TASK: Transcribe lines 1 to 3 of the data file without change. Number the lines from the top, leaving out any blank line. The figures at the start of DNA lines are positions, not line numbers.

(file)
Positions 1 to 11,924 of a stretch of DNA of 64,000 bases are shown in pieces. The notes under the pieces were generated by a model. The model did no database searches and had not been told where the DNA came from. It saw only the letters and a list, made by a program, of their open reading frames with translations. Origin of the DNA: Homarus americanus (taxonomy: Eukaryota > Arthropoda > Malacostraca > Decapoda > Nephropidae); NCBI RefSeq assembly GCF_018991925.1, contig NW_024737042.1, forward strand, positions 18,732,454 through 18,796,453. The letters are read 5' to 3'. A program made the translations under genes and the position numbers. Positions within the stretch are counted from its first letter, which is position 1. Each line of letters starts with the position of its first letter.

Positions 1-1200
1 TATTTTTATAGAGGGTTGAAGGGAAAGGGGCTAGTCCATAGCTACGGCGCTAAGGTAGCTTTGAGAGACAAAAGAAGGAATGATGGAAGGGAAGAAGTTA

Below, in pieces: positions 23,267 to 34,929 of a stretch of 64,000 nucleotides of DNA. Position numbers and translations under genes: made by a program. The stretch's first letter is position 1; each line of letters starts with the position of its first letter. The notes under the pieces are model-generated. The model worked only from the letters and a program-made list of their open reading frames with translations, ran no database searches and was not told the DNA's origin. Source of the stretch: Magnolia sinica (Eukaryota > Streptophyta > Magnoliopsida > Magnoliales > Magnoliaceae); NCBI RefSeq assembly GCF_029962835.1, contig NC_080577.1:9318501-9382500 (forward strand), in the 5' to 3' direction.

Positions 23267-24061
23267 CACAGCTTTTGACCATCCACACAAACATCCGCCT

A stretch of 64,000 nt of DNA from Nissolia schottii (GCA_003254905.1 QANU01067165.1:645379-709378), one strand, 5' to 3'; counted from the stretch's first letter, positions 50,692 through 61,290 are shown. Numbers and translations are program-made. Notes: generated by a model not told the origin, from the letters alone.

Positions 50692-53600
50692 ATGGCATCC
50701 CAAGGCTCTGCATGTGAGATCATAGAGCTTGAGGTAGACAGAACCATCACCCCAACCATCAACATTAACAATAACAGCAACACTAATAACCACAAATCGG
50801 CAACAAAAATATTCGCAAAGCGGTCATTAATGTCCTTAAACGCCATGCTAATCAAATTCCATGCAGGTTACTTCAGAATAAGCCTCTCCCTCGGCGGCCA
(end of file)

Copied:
Positions 1 to 11,924 of a stretch of DNA of 64,000 bases are shown in pieces. The notes under the pieces were generated by a model. The model did no database searches and had not been told where the DNA came from. It saw only the letters and a list, made by a program, of their open reading frames with translations. Origin of the DNA: Homarus americanus (taxonomy: Eukaryota > Arthropoda > Malacostraca > Decapoda > Nephropidae); NCBI RefSeq assembly GCF_018991925.1, contig NW_024737042.1, forward strand, positions 18,732,454 through 18,796,453. The letters are read 5' to 3'. A program made the translations under genes and the position numbers. Positions within the stretch are counted from its first letter, which is position 1. Each line of letters starts with the position of its first letter.

Positions 1-1200
1 TATTTTTATAGAGGGTTGAAGGGAAAGGGGCTAGTCCATAGCTACGGCGCTAAGGTAGCTTTGAGAGACAAAAGAAGGAATGATGGAAGGGAAGAAGTTA